Because transparency influences people on an intuitive level, as the “dance” of transparency unfolds, anyone who isn’t being transparent will begin to feel uncomfortable. Energy entrains; those who are operating at the higher levels of energy, caring (Level 4), partnering (Level 5), and envisioning and creating (Levels 6 & 7) will naturally bring those around them up to similar levels. The ones who are still withholding information, still fighting (Level 2) to protect their territory, will eventually get on board as they begin to realize that it doesn’t make sense to keep fighting when others are not fighting back.
For teams—and, in fact, all relationships—this is transformational. Building trust builds effective teams and solid relationships. It allows groups to do their best work in the most efficient way: achieving the goal, finishing the project, solving the problem.
Communication: Ask for what you want.
In the evolutionary process of building trust, integrity and transparency are tied together by clear communication. Communication is, of course, a very broad word, so it’s helpful to define more specifically what it means in the context of the Trust Model. We naturally think of a speaker’s message when we think of communication, but delivering the message is only part of being an effective communicator.
Communication is always a two-way street; it involves what’s said (that is, the message) and what’s not said (that is, what’s understood). In the Trust Model, communication involves two key components:
1. Ask for what you want.
It’s hard to have a clear, co-created agreement between two parties when no one’s asking for what they want. If you don’t say what you’re looking for, you’re not being transparent, and you’ll find it harder to stay in integrity with an agreement that doesn’t cover your needs. So, if you need an extra week, ask for it, and be transparent about why you need it. If you need resources that aren’t currently available to you, speak up. And if you want higher compensation for your work, ask for that, too.
When you’re the one delivering a message, asking for what you want also means that you take responsibility to confirm that you were understood in the manner you intended. You might ask, “What did you understand my request to be? What do you think your next steps are?” Or you might say, “I want to make sure there are no misunderstandings; can you describe to me what you heard?”
When you’re on the receiving end of a message, ask for clarity. You might say to the speaker, “Here’s my understanding of what you just said. Can you say a bit more about this or that aspect?”
Using empowering questions like these is the way to own your message and ensure that it’s received and understood. This type of question is also the way to make communication effective when others are not being specific, clear, or transparent in their choice of words.
Because communication is a two-way street, listening is just as important (if not more important) than speaking. An effective communicator listens so that people feel heard, feel understood, and feel like their voice matters.
Of course, if you’re not listening, you can’t understand what’s being said. But even when you are listening, what you hear is colored by your own history and experiences. Listening and then asking for clarification adjusts the filter of your understanding so you can truly grasp what’s being said.
Gaps in communication are usually filled in with assumptions. We all make assumptions at times. For example, you may assume your boss wanted the project completed by next month, but she needed it this Friday; you assume you ought to complete your work the same way you did last time, but the process may be completely different because the client’s business has changed; the illustrations are endless. A lack in communication often results in wasted time, exerting additional effort, and spending more money than planned. The team may end up doing tasks twice, or miss deadlines, or maybe doesn’t finish at all. People are out of integrity, respond with less transparency, and trust erodes.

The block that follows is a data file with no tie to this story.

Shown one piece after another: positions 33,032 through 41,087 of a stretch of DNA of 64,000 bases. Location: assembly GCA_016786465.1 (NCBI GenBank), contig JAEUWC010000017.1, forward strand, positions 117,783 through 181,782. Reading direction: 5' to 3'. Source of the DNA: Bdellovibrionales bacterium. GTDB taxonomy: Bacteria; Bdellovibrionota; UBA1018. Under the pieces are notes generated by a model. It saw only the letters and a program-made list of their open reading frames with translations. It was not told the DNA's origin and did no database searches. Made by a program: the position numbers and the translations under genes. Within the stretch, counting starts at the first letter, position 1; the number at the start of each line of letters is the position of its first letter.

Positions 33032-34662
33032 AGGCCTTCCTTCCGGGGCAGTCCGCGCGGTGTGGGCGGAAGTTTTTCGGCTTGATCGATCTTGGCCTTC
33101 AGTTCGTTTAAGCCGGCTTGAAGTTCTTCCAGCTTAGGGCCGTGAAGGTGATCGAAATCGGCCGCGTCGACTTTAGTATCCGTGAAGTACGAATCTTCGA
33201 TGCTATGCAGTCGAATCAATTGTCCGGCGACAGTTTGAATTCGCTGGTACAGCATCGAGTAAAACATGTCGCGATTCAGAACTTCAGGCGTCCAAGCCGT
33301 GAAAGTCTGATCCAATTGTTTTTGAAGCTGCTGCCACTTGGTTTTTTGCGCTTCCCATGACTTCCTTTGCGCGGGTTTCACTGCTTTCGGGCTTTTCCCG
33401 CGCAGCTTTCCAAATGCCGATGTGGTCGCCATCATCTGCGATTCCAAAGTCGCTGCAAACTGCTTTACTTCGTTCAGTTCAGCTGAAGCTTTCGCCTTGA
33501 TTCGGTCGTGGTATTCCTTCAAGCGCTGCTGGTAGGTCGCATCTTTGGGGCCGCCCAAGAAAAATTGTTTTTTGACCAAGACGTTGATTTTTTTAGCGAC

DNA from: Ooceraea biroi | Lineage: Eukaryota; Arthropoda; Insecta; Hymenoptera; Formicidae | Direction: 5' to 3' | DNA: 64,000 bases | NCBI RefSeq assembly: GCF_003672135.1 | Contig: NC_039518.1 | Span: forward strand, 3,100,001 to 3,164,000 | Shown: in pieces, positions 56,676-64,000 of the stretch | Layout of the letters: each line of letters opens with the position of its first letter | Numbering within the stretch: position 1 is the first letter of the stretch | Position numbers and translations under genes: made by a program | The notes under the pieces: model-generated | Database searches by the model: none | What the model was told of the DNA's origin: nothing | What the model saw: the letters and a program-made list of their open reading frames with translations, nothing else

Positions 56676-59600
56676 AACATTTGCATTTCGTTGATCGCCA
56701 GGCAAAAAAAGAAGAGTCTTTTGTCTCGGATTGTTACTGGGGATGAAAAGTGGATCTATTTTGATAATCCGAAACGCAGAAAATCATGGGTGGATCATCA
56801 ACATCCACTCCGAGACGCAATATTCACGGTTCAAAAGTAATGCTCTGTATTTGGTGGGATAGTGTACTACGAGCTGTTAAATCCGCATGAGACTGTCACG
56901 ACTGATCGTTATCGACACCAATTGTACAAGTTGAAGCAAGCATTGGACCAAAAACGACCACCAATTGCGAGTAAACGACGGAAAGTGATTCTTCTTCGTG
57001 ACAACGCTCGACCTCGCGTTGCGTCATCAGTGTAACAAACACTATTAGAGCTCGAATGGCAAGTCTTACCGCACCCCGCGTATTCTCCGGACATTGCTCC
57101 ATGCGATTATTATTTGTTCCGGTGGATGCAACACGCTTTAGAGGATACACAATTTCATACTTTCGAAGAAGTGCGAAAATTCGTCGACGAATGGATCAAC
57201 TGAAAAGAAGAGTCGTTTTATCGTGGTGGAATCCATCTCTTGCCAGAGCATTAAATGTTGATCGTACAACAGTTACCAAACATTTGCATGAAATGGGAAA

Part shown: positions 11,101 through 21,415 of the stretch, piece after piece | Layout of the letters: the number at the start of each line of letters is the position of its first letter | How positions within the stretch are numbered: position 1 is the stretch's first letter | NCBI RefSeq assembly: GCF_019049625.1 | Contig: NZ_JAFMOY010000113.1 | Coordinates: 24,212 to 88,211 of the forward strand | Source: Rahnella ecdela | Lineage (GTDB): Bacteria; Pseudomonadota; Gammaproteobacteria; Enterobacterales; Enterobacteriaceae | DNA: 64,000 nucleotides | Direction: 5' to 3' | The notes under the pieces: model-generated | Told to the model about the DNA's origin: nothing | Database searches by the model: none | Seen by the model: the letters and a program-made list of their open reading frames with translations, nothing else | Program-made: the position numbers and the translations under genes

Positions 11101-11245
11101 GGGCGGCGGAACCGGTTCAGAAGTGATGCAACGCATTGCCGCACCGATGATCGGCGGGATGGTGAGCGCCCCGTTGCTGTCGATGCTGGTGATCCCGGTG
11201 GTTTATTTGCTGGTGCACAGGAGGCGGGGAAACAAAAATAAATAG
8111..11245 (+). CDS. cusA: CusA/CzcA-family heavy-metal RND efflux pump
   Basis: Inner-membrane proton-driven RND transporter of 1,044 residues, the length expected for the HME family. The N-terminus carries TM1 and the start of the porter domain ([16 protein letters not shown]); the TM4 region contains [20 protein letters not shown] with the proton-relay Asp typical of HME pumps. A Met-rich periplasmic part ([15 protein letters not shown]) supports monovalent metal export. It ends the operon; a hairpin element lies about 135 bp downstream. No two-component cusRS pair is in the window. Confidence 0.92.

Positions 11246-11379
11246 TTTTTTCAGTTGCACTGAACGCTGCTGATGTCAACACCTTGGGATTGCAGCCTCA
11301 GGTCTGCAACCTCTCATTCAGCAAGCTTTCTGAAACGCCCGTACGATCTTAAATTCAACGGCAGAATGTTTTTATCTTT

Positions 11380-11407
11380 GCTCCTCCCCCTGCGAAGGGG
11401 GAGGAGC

To work more effectively and efficiently, slow down.
Trust, when it comes to groups—companies, clubs, organizations—is not primarily an issue of making people feel good; it’s an issue of their efficiency and effectiveness. People join together in a team for a purpose, to accomplish something. The more a team builds trust through integrity, transparency, and communication, the more optimal their energy is and the more efficient they are. Efficiency in a business context means cost effective. When businesses are more efficient, their efficiency translates into a better bottom line, more innovation, increased opportunities for philanthropy—all kinds of benefits.
The difficulty we all face is the breakneck speed of life in the 21st century. Rushing from meeting to meeting, constantly putting out fires, our lives are often reactive and far from deliberate.
It’s possible to cut through the clutter simply by slowing down and taking time to communicate with the goal of arriving at clear, co-created agreements on the front end of our tasks, assignments, and projects. The two, five, or ten extra minutes you spend in a meeting asking empowering questions and making sure that everyone’s on the same page may save weeks or months in the long run—not to mention that taking those few minutes can also avoid the spiraling descent into mistrust.
Slow down the conversation. Be transparent; get everything on the table. Talk through the difficulties and obstacles; ask questions for confirmation and clarity. Communicate until you’re sure there’s cohesion and a common understanding. When teams meet with this level of transparency and communication, it’s that much easier for everyone to act with integrity, to go out and do their part. And in the process, trust continues to grow.